It’s not what you think, I promise. What I did was spear trash and recycle it in rural Bali.
I am currently working in Bali Indonesia on a special project with an Australian colleague Brett Casson and a few other people, and not on a vacation unfortunately. We are working extremely long days on a tight timeline in the heat and on Saturday we took a break to meet the amazing and energetic designer John Hardy at Bambu Indah for his famous Trash Walk project as well as his daughter’s Sampah Jujur “Spear Garbage Talk Trash” (https://www.facebook.com/speargarbagetalktrash/) so we could do some non-work related good things while here, and learn something.I guess I could have just darted off to the beach and relaxed but this was a great way to learn about Bali, meet amazing people, get some good exercise, see areas tourists don’t see,and do something good.
It was absolutely amazing walking the rural Bali area and gathering trash, seriously. Bali like many places in the world is suffering from a man caused problem of pollution and waste. Here in Bali there is no trash service so much of it gets dumped or disposed of in various places or burned along the streets choking plastic smoke and all and even a few aerosol cans to add to the excitement when they blow up. It’s a very complicated problem and I am not going to get into all the details nor am I knowledgeable enough to place any blame but it is apparent there is a big problem and I did a very little part and will be ever mindful of my waste and plastic negative impact on our planet.
Some images of the trash spearing expedition as we walked, talked, all while sporting our stylish recycled trash gathering bags and homemade trash spears.
Brett Casson of Autodesk, John Hardy, and Me - Shaan Hurley of Autodesk doing our small part.
John Hardy has found that by showing an example of locally cleaning trash each week and also by offering to purchase recyclables it can slowly change the problem. It is of far too easy to just dumping garbage in canals or the forest or even catching hotels that should know better that dump and burn the trash piles. SE Asia is already under a serious smoke pollution problem of deforestation fires but also here in Indonesia the burning of garbage is really bad and at times it is really hard to breath or even see the sun at times.
Here is the Sampah Jujur sign with prices for garbage. They have even started purchasing the garbage in the local schools. Much of the plastic is going into something better. They can use the collected and purchased plastic to make plastic shipping pallets which cease the needless waste for tropical hardwoods which don’t last long. The recycled plastic pallets are manufactured here in Bali by Enviro Pallets.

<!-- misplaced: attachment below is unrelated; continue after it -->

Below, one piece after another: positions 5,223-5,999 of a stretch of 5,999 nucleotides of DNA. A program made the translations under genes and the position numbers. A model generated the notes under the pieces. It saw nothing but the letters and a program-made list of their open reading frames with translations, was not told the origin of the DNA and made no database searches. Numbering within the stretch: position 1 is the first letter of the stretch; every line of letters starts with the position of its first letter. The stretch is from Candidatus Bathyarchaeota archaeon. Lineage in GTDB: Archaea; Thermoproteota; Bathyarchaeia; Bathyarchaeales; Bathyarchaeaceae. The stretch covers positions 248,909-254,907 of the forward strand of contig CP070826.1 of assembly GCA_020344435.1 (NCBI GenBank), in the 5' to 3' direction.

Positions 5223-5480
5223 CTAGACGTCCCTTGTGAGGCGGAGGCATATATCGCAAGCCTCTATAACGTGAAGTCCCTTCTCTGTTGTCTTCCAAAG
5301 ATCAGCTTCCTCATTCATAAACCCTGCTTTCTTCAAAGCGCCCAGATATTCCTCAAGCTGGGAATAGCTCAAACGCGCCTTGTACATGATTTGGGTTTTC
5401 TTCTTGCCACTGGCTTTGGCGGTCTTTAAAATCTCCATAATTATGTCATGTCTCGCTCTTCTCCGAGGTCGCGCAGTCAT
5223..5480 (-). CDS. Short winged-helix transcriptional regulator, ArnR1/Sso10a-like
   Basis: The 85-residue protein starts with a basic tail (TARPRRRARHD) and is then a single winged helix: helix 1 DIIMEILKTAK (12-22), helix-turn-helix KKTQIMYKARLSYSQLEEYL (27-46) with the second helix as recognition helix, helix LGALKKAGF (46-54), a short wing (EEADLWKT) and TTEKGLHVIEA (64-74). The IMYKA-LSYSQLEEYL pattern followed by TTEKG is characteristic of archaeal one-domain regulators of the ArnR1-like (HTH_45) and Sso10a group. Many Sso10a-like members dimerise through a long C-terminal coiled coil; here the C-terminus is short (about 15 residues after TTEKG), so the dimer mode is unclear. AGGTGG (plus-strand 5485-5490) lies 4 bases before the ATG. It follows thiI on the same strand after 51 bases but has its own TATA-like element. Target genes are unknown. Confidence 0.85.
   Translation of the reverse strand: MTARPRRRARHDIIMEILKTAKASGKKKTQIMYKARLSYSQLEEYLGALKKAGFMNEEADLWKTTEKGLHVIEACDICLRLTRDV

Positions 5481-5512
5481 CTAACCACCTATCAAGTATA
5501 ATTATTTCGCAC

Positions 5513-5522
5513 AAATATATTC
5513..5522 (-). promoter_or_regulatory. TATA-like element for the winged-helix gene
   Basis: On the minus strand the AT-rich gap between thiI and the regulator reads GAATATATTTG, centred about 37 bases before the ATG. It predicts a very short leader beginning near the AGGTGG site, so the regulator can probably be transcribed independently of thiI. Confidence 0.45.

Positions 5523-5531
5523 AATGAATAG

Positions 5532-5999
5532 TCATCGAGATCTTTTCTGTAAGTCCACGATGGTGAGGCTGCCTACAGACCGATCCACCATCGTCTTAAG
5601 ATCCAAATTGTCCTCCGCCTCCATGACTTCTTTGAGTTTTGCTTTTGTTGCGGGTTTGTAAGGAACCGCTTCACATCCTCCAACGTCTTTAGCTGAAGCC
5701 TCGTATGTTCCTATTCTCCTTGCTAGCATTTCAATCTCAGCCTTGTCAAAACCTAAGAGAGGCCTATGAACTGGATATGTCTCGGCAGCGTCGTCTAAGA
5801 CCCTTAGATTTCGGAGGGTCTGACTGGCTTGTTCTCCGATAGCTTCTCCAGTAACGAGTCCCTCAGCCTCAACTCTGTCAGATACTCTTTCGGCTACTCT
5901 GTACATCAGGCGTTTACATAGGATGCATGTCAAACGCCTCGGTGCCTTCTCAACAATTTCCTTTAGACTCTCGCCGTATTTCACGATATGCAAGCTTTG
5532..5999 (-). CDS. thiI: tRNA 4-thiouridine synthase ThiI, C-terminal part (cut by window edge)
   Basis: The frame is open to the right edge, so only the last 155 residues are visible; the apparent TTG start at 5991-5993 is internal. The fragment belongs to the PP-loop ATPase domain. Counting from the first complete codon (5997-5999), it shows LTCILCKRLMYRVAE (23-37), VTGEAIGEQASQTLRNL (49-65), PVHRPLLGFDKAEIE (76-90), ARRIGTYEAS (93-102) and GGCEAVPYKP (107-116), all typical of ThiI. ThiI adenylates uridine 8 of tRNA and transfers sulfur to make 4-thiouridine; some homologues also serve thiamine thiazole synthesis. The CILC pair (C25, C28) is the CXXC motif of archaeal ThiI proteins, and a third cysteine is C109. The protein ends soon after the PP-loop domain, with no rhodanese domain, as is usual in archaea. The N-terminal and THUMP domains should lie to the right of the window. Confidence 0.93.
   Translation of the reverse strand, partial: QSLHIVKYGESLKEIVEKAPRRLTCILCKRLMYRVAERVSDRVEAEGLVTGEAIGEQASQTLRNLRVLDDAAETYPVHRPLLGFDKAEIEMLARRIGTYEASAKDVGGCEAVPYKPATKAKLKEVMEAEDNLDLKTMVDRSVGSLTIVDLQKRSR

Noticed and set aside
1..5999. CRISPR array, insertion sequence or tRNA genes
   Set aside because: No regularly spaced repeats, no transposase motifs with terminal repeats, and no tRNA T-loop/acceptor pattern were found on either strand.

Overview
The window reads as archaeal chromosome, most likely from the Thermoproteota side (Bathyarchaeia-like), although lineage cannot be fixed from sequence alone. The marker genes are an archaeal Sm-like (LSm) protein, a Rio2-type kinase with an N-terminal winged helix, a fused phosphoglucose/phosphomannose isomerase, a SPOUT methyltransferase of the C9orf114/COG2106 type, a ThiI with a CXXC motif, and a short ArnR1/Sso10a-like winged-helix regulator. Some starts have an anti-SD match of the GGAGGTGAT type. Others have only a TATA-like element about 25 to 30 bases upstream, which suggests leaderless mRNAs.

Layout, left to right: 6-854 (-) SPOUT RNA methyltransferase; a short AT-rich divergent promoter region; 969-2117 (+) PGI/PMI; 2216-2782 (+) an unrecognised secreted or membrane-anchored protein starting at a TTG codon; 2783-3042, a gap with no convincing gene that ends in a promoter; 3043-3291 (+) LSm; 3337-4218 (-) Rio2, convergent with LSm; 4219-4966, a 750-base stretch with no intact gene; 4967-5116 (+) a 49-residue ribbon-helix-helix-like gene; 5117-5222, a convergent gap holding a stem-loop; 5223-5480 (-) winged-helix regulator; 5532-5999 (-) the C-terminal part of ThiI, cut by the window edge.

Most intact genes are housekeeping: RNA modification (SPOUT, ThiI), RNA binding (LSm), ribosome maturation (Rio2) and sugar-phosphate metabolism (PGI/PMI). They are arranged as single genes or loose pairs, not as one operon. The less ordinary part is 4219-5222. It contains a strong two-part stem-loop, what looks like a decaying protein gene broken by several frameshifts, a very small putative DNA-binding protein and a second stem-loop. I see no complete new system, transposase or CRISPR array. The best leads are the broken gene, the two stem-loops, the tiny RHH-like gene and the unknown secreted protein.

We need to all reduce and remove plastics and multi materials that cannot be reasonably recycled from our usage and Earth. While plastics in our markets are prolific and cheap and we are given so many plastic bags for our convenience we must stop.
On the trash walk I met Emily Penn and got to know more about her and how she heard and why she showed up at the trash walk while we speared garbage along trails, in the river, and along house walls. Emily is a trained architect and after graduating Cambridge she decided to take a architecture job in Australia and decided to sail there from the UK. During the course of that long voyage Emily changed her course in life and now sails the seas and researches plastics impact on our planet and the ocean and operates Pangaea Explorations. She is absolutely fascinating, humble, and a wealth of knowledge on the impact of plastics to the environment. She has a really intersting background, but even more topical is when she discussed how most of the plastic in the ocean is not visible as it is broken down on wave action and more into small fragments under the surface and found all over the ocean when taking samples and even high concentrations in all the caught fish. I seen the fresh videos and photos from Lombok and Gili Islands, and was truly shocked by what was flowing out to the ocean and reefs. There were even people paid to push the clogged plastic out to sea with long poles. There is no invention yet that can gather the plastic at sea without causing other problems as you cant yet separate the plastic from small oceanic life out there. Nothing will magically mine the plastic into fuel or magically make it go away yet. Another issue is the micro plastics which are even worse and in toothpastes and skin cleaners and go through all filters and go to the sea and never breakdown and continue to show up in more and more places and cause really bad things in the environment and health of animals and humans. We just talked about plastic and a common phrase from the Aussies was “plastic sucks ….”
Bali is still an amazing tropical paradise, but has some issues as do all places around the world and a common enemy is clearly plastic. I can’t tell you the numbers of plastic store bags, plastic bottles and wrappers I speared Saturday but it was a full bag and enough to convince me that II was not making a big dent in the enormous amount. But if everyone chipped in cleaning up waste when they seen it and also reduced their day to day dependence on plastic this problem would start to go away and none too soon.
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No effort is too small and we were happy to participate and would encourage anyone visiting Bali to consider the trash spearing with John.